But as "America's Got Talent" (and several other reality series) showed, the amateurs also had their say: NBC's two-hour premiere of contestants seeking 15 minutes of fame delivered a 3.7/10 rating and share in the ad-centric adult 18-49 demographic, which followed a 2.1/7 for "Deal or No Deal" to give NBC a third-place 3.1/9.
'Truth' comes out ahead
Fox (3.2/9) was just in front of NBC, as "Moment of Truth" (2.4/8) and "Hell's Kitchen" (4.0/11) helped keep the heat on the more professional -- and expensive -- performers on ABC and CBS. And the CW got into the amateur act with a rerun of "Beauty and the Geek" (.4/1), which was followed by a "Reaper" repeat (.5/1) as the net's nightly average netted out at a fifth-place .5/1.
Not surprisingly given the competition, "America's Got Talent" dipped 16% from last year's debut, and "Kitchen" cooled 20%. But running against two classics -- celluloid and the Celtics -- the ratings indicate that for a significant number, the cult of the amateur can be nearly as compelling as the pros.
Indeed, "Hell's Kitchen" tripled the 1.3/4 rating of the American Film Institute's three-hour summer salute to memorable movie moments, which was nearly a third less than last year's AFI offering. Of course, 2007's "100 Years, 100 Movies" didn't have to run up against what seemed like the 100th time the Celtics and the Lakers have met in the finals, which Boston won, convincingly, 131-92 to take the series four games to two.
ABC won convincingly, too, as the game delivered a 6.9/20, which when teamed with the 2.1/7 for pre-game "NBA Countdown" and a .9/3 for "Jimmy Kimmel Live" won the network a nightly Nielsen championship of 4.6/14.
Ratings bounce back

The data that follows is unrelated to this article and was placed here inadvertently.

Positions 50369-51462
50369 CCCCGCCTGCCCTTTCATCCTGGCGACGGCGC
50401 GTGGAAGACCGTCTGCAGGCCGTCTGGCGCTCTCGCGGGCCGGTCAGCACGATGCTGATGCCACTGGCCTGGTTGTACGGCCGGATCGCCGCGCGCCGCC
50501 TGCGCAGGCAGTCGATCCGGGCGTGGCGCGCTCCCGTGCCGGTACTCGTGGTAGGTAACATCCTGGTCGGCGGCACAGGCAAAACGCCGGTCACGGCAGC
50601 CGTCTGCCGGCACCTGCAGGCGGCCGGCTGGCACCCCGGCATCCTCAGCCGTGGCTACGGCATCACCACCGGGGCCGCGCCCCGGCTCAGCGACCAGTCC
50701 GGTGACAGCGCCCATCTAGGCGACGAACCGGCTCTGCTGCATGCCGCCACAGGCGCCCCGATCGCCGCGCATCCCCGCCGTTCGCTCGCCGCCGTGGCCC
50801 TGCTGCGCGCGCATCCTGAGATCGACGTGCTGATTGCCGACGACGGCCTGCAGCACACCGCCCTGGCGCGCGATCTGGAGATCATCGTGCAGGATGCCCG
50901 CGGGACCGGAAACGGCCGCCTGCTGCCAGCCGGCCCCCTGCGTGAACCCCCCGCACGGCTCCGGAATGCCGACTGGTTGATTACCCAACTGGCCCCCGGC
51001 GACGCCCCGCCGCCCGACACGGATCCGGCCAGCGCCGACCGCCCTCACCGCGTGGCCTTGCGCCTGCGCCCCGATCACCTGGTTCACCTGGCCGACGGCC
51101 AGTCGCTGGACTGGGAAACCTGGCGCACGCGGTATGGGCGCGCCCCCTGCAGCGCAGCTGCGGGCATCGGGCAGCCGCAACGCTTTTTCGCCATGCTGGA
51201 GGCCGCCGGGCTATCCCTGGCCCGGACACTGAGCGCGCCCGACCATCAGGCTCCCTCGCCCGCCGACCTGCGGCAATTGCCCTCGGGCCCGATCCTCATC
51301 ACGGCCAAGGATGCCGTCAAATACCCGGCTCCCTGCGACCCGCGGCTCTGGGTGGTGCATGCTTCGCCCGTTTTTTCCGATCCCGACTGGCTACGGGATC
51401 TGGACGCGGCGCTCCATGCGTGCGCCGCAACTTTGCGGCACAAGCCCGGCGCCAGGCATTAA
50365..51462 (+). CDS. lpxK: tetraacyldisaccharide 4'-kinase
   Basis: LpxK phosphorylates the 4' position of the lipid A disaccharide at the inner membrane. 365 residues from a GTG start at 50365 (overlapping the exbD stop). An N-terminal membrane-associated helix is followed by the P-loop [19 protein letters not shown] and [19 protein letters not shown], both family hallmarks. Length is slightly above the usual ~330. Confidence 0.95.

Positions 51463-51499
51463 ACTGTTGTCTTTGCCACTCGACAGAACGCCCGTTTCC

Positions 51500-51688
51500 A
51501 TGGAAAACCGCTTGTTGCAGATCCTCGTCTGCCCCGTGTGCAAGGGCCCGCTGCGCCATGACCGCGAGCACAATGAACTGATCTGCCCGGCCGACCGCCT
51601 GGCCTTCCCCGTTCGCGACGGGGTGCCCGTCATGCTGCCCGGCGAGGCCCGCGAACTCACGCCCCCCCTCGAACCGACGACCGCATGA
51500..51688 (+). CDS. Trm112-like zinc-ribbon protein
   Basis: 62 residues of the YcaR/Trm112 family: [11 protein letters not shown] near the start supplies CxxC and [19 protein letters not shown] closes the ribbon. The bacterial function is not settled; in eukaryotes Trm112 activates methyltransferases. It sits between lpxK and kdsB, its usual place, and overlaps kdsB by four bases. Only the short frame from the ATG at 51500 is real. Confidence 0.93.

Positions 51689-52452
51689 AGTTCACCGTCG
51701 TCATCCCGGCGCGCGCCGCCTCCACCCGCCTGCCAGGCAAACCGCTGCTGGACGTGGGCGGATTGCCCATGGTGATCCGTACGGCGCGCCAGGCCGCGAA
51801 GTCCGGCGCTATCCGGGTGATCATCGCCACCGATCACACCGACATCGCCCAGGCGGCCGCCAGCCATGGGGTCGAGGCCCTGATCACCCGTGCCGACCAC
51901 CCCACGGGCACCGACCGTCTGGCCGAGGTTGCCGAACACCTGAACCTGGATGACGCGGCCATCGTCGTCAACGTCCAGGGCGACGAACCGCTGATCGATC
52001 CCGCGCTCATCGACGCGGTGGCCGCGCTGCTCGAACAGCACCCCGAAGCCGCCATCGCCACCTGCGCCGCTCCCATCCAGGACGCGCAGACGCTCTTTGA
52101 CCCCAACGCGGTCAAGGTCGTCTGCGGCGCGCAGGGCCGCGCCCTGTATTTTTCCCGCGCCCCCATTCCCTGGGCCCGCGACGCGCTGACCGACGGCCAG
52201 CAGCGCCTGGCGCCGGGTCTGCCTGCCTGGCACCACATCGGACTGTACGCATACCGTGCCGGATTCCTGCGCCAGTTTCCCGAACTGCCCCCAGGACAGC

While the last game was a laugher, the finals still represented a rebound for the NBA, as ratings were up 64% compared to last year's Cleveland Cavaliers vs. San Antonio Spurs matchup. The six pre-games, which ran at 5:30 Laker time, delivered a much lower 1.9/7. And while "Jimmy Kimmel Live" only averaged a 1.0/4, the prime-time platform may have breathed some new life into his late-night audience, as it's safe to assume some of the viewers were new.
As for those viewers who prefer prime-time performances more along the lines of a summer-camp skit, they're in luck: Except for the exceptional athletes in July's Major League Baseball All-Star Game and August's Summer Olympics, it's mostly amateur night(s) from here on out until September.
WHAT TO WATCH:
Wednesday: The falling dollar may make that summer dream trip to Tuscany impossible, but you can still escape to Italy with Turner Classic Movies' monthlong tribute to Sophia Loren.
Thursday: Although CBS's "Swingtown" is likely to last about as long as some of the hookups it portrays, it has an addictive, soapy TV tonality that makes it easy escapism.
WHAT TO WATCH FOR:
The drop-off may not be as dramatic as the 14% decline from Sunday to Monday, but Wednesday prime-time performances should shrink after Tuesday's NBA Finals/AFI/"America's Got Talent" lineup.
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NOTE: A share is a percentage of TV households that have their TV sets on at a given time. A rating is a percentage of all TV households, whether or not their sets are turned on. For example, a 1.0 rating is 1% of the total U.S. households with TVs. Ratings quoted in this column are based on live-plus-same-day unless otherwise noted. (Many ad deals have been negotiated on the basis of commercial-minute, live-plus-three-days viewing.)
John Rash is senior VP-director of media analysis for Campbell Mithun, Minneapolis. For more, see rashreport.com.